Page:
Water and the Wild

Kimberly Krusell, Honu Travel, LLC, Hawaii • 30 March 2016

Water, one of our planet’s most essential and inspiring elements has drawn us into nature and to each other for millennia. It is, in fact, what draws many first time visitors to Zimbabwe as they arrive to gaze upon the iconic, world famous Victoria Falls.

Here, countless curtains of cascades tumble down precipitous gorges into churning pools of rainbow laden mist. Standing in awe of this raw spectacle of nature, powerful drenching spray soaks not only you, but showers the parched, arid landscape; transforming it into a lush rainforest.

Your own adrenaline will start to flow almost as strongly as the falls themselves when you bungee jump or zip-line against this pulsating, majestic backdrop.

It is not only the sheer power of water here that impresses you, but also its tranquility. Few moments are more peaceful than floating serenely along the Zambezi River. Like silent, ancient statues crocodiles line the river banks. Birds call and gather at the shoreline, or perhaps even land upon a yawning hippo. An elephant saunters up for an end of the day drink, your eyes meet, sipping your chosen sunset beverages together.

A warm breeze gently stirs, and for a moment as the sun sinks steadily towards the horizon, the river is painted in fiery gold, fusing two primordial elements together. As the first stars glitter above, the last of your sundowner disappears. Where else in the world can you experience such liquid power and peacefulness all in the same afternoon? 

However, you only have to travel a few hours away from Victoria Falls for water to tell a very different story.

Here in Hwange National Park, in the height of the dry season, temperatures soar into the roiling 40’s and water is rare. Small pans or waterholes are fed by strained pumps working laboriously to bring life giving liquid to the surface. So precious is this resource, that elephants will still gather in large numbers to drink and bathe in a slurry of mostly mud.

Here, with its extreme scarcity, water is a magnet - attracting an abundance and diversity of wildlife not seen at any other time of the year. Herds of zebra, kudu, sable antelope, wildebeest and more arrive in an endless thirsty parade to these cherished shrinking oases. A seemingly never ending herd of Cape buffalo arrives to drink and wallow. Elephants dominate, excluding a herd of giraffe who patiently await their turn before finally moving on in resignation to another waterhole, many miles away.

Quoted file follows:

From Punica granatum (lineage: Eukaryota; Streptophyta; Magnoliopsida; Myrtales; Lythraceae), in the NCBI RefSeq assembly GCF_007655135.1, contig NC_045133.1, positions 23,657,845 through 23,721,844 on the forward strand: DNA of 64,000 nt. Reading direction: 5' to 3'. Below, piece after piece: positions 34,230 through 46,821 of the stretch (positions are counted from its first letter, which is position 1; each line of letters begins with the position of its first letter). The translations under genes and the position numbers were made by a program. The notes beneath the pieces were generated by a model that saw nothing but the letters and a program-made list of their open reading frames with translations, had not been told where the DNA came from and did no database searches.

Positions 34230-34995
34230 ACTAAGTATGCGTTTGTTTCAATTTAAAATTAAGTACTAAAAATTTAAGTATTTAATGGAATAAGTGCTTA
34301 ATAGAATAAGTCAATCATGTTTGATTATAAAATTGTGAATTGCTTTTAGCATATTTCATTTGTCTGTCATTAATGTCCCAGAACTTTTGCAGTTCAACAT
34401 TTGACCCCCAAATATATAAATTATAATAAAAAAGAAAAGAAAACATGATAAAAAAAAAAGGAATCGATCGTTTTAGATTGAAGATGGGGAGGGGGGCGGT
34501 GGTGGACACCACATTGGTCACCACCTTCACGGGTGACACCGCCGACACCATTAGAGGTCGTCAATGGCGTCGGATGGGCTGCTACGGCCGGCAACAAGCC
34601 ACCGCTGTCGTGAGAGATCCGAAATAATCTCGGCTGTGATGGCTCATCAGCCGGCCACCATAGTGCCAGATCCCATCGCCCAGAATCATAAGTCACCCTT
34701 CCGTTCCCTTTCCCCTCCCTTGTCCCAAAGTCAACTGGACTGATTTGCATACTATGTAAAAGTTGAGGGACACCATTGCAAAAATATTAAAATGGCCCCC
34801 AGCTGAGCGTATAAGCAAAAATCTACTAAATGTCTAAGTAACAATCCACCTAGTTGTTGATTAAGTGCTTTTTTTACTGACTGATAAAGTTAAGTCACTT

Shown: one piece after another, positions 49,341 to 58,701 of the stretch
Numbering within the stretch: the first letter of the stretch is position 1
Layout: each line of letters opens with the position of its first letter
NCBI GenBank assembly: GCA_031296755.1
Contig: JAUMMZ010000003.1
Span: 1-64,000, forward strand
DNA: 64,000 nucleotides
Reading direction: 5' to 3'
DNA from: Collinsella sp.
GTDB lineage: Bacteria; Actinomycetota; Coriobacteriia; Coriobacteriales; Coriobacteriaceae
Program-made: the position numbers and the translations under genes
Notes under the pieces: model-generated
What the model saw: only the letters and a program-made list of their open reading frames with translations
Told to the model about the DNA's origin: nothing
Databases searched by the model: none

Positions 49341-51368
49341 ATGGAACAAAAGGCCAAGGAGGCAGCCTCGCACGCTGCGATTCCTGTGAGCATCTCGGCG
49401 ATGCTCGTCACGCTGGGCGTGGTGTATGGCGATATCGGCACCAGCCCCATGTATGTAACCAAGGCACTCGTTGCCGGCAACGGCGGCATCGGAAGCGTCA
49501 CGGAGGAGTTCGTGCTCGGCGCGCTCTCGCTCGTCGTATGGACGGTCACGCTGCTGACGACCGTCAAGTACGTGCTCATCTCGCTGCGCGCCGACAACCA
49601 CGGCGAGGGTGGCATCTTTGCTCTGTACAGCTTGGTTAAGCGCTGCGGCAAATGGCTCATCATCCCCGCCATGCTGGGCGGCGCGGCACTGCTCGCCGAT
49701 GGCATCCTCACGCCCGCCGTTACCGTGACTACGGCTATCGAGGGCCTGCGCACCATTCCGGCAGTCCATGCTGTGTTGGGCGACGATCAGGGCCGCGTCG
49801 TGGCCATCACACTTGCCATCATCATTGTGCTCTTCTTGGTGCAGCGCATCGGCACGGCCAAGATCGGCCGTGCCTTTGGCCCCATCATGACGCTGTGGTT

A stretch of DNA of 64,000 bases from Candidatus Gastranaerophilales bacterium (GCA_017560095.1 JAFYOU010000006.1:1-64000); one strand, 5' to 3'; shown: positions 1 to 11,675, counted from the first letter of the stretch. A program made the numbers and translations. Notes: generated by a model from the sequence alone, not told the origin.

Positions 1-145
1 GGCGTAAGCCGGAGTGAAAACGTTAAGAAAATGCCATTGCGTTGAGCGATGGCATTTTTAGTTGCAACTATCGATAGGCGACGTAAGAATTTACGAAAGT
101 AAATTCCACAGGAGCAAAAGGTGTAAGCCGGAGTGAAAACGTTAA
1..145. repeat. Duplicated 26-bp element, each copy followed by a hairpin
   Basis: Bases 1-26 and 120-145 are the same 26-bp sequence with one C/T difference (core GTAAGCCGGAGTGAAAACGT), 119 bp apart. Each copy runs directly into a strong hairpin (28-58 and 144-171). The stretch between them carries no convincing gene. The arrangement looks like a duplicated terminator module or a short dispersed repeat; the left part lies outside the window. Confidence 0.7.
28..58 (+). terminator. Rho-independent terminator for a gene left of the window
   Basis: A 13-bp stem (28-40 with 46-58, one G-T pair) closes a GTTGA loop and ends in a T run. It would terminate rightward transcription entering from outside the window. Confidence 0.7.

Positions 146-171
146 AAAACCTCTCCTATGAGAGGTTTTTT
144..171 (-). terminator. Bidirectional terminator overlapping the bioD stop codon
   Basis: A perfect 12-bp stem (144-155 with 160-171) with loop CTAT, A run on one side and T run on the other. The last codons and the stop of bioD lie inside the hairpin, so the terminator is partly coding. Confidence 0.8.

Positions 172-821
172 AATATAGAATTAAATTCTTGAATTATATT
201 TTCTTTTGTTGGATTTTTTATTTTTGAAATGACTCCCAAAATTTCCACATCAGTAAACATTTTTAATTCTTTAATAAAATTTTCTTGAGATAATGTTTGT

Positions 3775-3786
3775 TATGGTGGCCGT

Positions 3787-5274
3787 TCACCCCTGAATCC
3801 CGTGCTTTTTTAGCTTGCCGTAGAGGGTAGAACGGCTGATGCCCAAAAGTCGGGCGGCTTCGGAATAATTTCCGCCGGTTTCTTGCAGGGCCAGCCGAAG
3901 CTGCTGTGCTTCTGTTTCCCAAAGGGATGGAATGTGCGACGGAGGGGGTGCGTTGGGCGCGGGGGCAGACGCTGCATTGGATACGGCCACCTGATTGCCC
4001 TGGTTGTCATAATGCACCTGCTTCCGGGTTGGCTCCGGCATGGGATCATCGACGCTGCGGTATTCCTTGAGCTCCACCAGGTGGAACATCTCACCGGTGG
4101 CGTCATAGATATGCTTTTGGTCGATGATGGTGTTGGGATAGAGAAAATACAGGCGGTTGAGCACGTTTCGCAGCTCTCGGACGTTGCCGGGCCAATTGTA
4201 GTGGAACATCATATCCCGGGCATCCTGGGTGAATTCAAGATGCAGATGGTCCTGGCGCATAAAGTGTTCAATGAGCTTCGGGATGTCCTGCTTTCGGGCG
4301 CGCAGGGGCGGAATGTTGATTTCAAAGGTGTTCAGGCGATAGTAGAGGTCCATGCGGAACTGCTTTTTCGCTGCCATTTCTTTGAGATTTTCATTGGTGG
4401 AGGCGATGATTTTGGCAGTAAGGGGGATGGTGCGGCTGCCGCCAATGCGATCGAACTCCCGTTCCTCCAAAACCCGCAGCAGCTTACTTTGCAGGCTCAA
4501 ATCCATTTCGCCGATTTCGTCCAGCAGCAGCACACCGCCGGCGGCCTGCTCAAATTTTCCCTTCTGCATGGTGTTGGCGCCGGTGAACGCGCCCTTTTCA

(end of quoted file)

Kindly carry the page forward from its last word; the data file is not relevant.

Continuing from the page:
Heading out in a safari vehicle and searching for game isn’t required in these conditions, your safari lodge deck overlooking the waterhole is the place to view uninterrupted animal action and interaction. Even after sunset, the elephants continue rumbling and trumpeting throughout the night, intensely competing with each other. 

Water has a cycle, and it plays a pivotal role in the cycle of life during the peak of the dry season. Safari goers are not the only ones drawn to this dwindling resource.

Predators too arrive to take advantage of the endless stream of wildlife trickling in to drink. After a phenomenal hazy violet sunset over the ilala palms, two lionesses slink undetected across the golden plains. 

A herd of elephants and their young, vulnerable calves pass dangerously close. Tension builds, then suddenly the drama shifts as two cheetah cautiously approach. The lionesses shift their focus, coordinating their attack on these gorgeous spotted felines, who narrowly escape in the last moment. Although we did not witness a kill, we are keenly aware of how the circle of life is played out against similar backdrops all throughout the park each and every night.

After witnessing so much beauty, power and drama in just five short days, like water, you are left to reflect upon all the treasured moments you discovered in the brief time spent in such an incredible place.

There is so much to absorb from the landscape, the wildlife and everyone you meet along the way. These are the memories that endure throughout your lifetime. Yet this is just a tiny drop of what Zimbabwe has to offer. We can’t wait to return. 


About the Author:
Kimberly Krusell is the Founder and Executive Travel Advisor for Honu Travel, LLC which focuses on creating and promoting exceptional wildlife encounters in breathtaking settings all around our planet. She visited Victoria Falls and Hwange National Park in November 2016, hosted by Debbie Ewing of Experience Africa Safaris

Post a comment

Enter the three characters from the image on the right. This helps prevent automated 'bots' from submitting spam to the site. This field is NOT case-sensitive. If the characters are a bit hard to see, try refreshing the code by clicking the image.

Browse listings

Enter your details below to subscribe to the Wild Zambezi newsletter.

Close